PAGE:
One of the more interesting and unexpected consequences of the COVID pandemic’s impact on the dynamic between employers and the labor force. Gartner Group recently published a report called “9 Future of Work Trends Post-COVID-19” (available here) which looks at the long-term implications of coronavirus on the HR function. Several of the “accelerated trends” noted in the report offered insight into how organizations may capture a competitive advantage in a labor market that is experiencing unprecedented change.
There are many critical takeaways from the Gartner document, but perhaps the most tantalizing segment focuses on the extent to which COVID has promoted the idea of “employer as social safety net”. Gartner says, the “societal role of employers has grown, including above-market minimum wage, increased parental leave and push for gender equality”. Before examining how this relates to your contingent workforce management program planning and execution, we should first look at the data Gartner shares on contingent workforce trends.
According to poll data in the same report, 32% of employers revealed replacing FTEs with contingent workers as a cost saving method of staff supplementation. Market leaders are creating gig-worker development plans and updating hiring processes to support more non-traditional employment models as the market moves more toward contingent posture.
So, with COVID clearly driving a new and widespread embrace of non-traditional work classifications, and with more workers pursuing gig roles and contingent positions, it is perhaps not surprising that employers are looking for ways to improve their employment brand. To a large extent, this means finding ways to offset the perceived downside of being a gig worker/contingent. While contract work and gig work has been attractive for the flexibility and work-life balance it promises compared to full-time employee roles, there has been a well-known downside in terms of benefits.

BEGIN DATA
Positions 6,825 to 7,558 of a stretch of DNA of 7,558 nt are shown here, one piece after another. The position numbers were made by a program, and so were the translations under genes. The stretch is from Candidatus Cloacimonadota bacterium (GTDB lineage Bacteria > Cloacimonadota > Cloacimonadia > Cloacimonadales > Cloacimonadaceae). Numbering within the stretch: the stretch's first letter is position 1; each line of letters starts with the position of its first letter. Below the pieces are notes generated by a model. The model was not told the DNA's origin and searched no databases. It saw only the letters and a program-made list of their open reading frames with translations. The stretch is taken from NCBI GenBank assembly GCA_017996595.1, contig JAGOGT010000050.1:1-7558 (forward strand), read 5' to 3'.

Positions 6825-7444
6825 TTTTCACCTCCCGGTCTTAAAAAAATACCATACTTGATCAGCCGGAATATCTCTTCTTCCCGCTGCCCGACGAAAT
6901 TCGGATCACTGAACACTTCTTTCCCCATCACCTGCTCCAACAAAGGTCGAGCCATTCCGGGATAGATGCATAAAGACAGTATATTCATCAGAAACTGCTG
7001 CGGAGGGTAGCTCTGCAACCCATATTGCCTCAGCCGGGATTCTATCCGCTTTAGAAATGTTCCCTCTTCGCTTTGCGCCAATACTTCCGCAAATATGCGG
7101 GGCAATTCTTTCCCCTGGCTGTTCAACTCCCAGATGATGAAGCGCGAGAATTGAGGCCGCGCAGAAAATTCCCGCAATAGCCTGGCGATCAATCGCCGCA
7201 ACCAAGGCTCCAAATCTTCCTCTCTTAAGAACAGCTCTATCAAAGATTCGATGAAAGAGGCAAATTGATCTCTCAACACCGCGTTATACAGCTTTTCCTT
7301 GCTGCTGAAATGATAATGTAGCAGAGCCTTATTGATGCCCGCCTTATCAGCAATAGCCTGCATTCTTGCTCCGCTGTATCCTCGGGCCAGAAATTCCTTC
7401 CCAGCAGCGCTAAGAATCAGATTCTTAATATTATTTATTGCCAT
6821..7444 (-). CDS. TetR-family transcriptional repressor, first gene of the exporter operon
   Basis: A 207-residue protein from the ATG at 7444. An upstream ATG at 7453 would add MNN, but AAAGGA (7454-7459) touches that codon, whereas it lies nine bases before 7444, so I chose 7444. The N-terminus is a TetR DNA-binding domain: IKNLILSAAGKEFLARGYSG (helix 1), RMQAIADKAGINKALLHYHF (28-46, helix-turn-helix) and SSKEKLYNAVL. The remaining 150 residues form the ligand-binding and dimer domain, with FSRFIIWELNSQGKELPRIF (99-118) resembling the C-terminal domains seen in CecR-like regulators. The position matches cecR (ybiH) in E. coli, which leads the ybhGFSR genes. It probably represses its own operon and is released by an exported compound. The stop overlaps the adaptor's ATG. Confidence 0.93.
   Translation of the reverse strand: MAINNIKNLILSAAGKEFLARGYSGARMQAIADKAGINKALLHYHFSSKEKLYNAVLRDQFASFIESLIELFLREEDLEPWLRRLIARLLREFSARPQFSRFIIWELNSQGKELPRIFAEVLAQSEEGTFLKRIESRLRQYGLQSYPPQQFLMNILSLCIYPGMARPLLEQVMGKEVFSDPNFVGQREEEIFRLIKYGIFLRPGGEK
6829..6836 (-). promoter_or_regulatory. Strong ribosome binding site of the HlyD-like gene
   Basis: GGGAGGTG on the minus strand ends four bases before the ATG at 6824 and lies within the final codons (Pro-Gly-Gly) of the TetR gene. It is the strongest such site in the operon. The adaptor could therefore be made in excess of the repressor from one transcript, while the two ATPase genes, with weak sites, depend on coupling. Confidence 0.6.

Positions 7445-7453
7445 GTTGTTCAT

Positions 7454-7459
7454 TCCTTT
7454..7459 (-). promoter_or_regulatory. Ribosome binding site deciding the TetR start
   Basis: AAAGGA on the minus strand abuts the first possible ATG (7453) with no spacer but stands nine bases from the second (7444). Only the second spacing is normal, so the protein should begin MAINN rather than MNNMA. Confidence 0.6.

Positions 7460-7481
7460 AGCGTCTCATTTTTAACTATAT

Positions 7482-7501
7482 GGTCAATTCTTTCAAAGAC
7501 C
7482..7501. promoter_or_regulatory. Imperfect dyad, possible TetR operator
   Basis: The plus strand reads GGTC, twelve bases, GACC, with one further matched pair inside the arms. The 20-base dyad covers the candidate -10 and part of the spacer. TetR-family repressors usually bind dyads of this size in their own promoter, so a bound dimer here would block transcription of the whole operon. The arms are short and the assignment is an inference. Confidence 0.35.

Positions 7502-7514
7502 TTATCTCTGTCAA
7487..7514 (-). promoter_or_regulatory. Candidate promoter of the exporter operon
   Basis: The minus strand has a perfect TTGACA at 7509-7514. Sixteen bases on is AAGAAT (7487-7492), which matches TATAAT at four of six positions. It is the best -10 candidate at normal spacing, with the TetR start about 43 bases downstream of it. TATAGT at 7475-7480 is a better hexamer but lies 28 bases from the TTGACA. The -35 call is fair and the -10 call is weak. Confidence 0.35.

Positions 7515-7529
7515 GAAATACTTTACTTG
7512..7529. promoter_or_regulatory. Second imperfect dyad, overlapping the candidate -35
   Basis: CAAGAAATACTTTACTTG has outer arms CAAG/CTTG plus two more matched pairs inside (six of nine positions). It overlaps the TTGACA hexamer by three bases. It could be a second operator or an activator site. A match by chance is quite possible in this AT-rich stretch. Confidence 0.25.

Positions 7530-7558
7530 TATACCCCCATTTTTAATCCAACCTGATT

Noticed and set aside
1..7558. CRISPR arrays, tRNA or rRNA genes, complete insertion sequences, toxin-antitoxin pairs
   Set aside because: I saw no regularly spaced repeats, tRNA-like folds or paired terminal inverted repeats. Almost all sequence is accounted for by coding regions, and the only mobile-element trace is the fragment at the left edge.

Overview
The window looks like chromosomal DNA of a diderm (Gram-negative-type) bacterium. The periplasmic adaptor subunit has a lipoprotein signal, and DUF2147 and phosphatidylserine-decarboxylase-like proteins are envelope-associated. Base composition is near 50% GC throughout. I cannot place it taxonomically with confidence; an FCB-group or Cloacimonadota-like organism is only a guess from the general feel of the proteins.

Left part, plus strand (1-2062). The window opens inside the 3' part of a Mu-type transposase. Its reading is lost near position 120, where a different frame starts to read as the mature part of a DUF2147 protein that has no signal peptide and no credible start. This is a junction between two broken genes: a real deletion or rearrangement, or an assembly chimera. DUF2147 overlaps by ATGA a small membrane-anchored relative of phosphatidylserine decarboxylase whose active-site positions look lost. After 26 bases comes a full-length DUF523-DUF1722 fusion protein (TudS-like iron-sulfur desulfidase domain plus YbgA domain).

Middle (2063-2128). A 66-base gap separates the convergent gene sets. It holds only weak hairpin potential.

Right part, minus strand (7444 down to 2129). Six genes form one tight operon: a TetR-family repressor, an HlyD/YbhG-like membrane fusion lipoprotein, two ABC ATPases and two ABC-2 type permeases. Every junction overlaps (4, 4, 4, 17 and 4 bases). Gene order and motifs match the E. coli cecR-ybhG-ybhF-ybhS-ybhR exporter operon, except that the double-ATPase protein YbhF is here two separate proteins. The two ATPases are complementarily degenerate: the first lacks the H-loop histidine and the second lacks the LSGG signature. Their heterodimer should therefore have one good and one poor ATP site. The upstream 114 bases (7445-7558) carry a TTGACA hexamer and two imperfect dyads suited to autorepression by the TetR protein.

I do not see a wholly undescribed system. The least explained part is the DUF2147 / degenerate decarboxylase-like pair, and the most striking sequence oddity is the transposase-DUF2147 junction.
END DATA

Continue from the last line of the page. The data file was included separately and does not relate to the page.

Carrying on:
To address this gap, forward-thinking contingent workforce management leaders are taking the following steps to promote greater attention to social safety concerns.
Improving the employee experience – companies are expanding the scope of their efforts to ensure workers (even contingents and gig workers) are provided latitude to deal with personal needs like family responsibilities, medical appointments, mental health/wellness etc.
Expanding management focus on employee wellness – including creating executive level roles such as Chief Wellbeing Officer or Chief Mental Health Officer to guide the creation and administration of programs to advocate for the needs of employees in the wake of pandemic-driven upheaval. This is especially relevant and important in today’s “new normal” where more people are working by remote and struggling with isolation and potential detachment from the workplace and its culture.
Reconsidering compensation levels – which have been in some cases been revisited due to rising wages in many industries, particularly the service industry. For those roles unable to work remotely during the pandemic, the risk of infection has made workers less interested in working for lower wages. Savvy employers are being proactive in reassessing payrates to accommodate the new reality for front-line workers.
Staying on top of trends in today’s rapidly evolving environment takes expertise like the kind provided by nextSource. We regularly consume thought leadership from outlets like Gartner, SHRM, SIA and many other sources to help keep you, our customers and readers well informed. We recommend reading the full report and reaching out to us for help in executing strategies within your operation.